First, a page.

Illinois State University has recently been approved for a new minor: Water Sustainability Studies. It will be available for student enrollment in fall 2021.
Department Chair and Department of Sociology and Anthropology professor Joan M. Brehm PhD provides that the addition of this minor is a result of the Center for a Sustainable Water Future.
It is an interdisciplinary center on campus with the purposes of advancing "research, creative expression, teaching, outreach activities, promoting and enhancing effective and viable water solutions and stewardship within Illinois and with our regional, national and global partners," Brehm said.
She adds that the center was started by a diverse and assorted mix of faculties from the College of Arts and Sciences, School of Fine Arts and the College of Applied Science and Technology.
“It was established in April 2018. At that time, we began the process to create this new minor,” Brehm said.
Co-director of the Center for a Sustainable Water Future and Department of Politics and Government professor Noha Shawki PhD said that bringing about the minor was not a difficult process since there was full support from the involved department chairs as well as from stakeholders and faculty.
The minor is not noted to be a distinct part of any single department, as it is meant to include all departments with interests and expertise on the concept of water issues.
“There was an intentional effort not to have this minor connected to any specific department. We wanted the minor to be truly interdisciplinary, so we made a conscious choice to not connect the minor to any one department," Shawki said.
She notes that the minor would very well complement several different majors with relations to water and sustainability. Additionally, Shawki said the minor will address water-related complications within climate change.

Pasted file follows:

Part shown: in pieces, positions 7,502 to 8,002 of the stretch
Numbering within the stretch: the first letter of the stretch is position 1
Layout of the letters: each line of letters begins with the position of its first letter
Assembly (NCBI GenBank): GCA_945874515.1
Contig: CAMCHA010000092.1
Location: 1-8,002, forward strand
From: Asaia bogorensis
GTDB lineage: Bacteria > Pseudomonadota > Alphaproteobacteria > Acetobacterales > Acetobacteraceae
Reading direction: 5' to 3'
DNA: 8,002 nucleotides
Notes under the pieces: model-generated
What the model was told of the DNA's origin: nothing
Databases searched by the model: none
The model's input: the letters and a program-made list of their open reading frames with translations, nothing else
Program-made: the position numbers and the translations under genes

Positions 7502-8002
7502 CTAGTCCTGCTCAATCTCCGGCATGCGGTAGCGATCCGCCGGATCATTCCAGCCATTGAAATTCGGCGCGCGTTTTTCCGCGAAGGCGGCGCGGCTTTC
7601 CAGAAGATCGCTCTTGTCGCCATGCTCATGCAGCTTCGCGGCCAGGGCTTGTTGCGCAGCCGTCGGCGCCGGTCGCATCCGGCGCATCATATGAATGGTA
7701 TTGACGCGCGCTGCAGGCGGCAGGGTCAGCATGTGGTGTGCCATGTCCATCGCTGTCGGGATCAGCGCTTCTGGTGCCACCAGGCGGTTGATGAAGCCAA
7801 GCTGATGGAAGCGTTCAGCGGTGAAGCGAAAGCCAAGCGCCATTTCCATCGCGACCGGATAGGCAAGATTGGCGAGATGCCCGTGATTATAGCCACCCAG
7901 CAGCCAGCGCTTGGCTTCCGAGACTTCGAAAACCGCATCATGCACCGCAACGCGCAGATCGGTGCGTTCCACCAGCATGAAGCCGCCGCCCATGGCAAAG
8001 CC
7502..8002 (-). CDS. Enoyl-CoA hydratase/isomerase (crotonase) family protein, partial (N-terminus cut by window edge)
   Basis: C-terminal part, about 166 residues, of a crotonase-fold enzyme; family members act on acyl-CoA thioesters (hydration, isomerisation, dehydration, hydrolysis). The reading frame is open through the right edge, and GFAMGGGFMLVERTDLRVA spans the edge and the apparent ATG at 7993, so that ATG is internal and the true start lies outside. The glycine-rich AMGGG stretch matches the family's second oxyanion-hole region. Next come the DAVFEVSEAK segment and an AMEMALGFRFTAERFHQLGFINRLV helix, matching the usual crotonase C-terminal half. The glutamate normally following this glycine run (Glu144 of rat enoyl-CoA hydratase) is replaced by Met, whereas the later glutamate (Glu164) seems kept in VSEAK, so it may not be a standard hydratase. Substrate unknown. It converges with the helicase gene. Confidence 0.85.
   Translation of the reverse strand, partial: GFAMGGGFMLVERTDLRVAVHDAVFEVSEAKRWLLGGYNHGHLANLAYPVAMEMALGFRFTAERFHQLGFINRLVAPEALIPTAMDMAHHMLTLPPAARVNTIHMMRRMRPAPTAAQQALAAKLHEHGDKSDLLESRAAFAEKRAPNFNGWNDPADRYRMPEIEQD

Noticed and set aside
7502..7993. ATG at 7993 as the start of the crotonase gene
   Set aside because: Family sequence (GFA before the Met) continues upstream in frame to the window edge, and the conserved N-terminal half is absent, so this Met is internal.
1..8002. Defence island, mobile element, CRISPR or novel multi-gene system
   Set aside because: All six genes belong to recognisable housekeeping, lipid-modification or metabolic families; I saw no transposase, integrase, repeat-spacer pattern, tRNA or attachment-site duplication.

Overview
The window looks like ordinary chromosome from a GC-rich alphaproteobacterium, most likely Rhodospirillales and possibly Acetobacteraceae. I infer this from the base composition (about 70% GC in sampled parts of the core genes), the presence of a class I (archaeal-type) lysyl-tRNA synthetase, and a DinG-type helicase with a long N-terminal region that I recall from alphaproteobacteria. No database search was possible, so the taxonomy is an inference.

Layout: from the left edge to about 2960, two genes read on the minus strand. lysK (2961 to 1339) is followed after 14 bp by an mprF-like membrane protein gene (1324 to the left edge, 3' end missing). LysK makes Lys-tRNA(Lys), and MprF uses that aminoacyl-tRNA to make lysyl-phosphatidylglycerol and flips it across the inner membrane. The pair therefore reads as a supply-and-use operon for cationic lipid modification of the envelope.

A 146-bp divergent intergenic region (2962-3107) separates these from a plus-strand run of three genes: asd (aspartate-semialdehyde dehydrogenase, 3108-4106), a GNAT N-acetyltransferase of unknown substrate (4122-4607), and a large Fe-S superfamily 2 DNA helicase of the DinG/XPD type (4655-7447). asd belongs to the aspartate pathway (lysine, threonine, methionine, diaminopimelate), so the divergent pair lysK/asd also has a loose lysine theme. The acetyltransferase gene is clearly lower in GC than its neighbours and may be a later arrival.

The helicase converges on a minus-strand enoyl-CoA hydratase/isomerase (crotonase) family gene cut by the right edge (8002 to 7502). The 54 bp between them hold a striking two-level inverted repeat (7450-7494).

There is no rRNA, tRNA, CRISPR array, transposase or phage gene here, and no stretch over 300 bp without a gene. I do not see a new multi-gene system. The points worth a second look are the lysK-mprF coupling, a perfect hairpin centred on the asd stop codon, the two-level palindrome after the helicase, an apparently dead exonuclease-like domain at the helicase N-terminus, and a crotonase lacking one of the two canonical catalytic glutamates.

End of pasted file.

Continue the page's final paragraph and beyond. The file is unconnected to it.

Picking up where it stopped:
“There is growing interest at ISU in sustainability and sustainable development, and faculty involved with the center felt that such a minor would complement a number of majors quite well and be helpful to students who seek a concentration in a specific area of sustainability," Shawki said.
Brehm discusses the various areas that the minor will target and what significance it holds across the environment.
“Sustainable water management has profound implications for a variety of anthropocentric sectors, including agriculture and food security, energy, economic development, public health and ecosystem services," Brehm said.
She also relays that an understanding of water from various angles serves optimally for the ability to implement changes in the future.
Some of the majors the minor will work well with include biology, environmental health, public health, politics and government, business, sociology, anthropology, agriculture, fine arts, geology and environmental systems.
A new course was created as a requirement of the minor. It is titled “Thirsty Society” and will be available as SOC 103, GEO 103, and POL 103.
“This new course will be offered for the first time in spring 2021 and is cross-listed in both SOC and GEO. Although the course is listed under two separate departments, it will run as one course taught jointly by Dr. Eric Peterson and I," Brehm said.
She also stresses the fact that the issues of water span across different arenas and require an understanding of all involved components.
“When you look at all the issues and challenges that are facing us in terms of water, every single one requires a collaboration of different disciplines to truly address that challenge," Brehm said.
“For example, the water crisis in Flint, Michigan represents challenges to public health, child development, social justice, engineering, urban planning, and policy. Solving these problems means we need to collaborate and work together to address all facets of these challenges.”
It is made evident by the variegated areas across society as well as the environment that water sustainability and cleanliness impacts.
Brehm further emphasizes the importance of water as an essential resource and the necessity of collective, human efforts to improve its surrounding troubles in the coming years.
“Water resources touch every sector of our lives and our economies from food and agriculture to health and wellness. Water is also a vital resource for most industries. Anyone who has an interest in creating a more sustainable future would find this minor to be useful and engaging," Brehm said.
"Water is a crucial global resource, and water security is central to sustainable development.”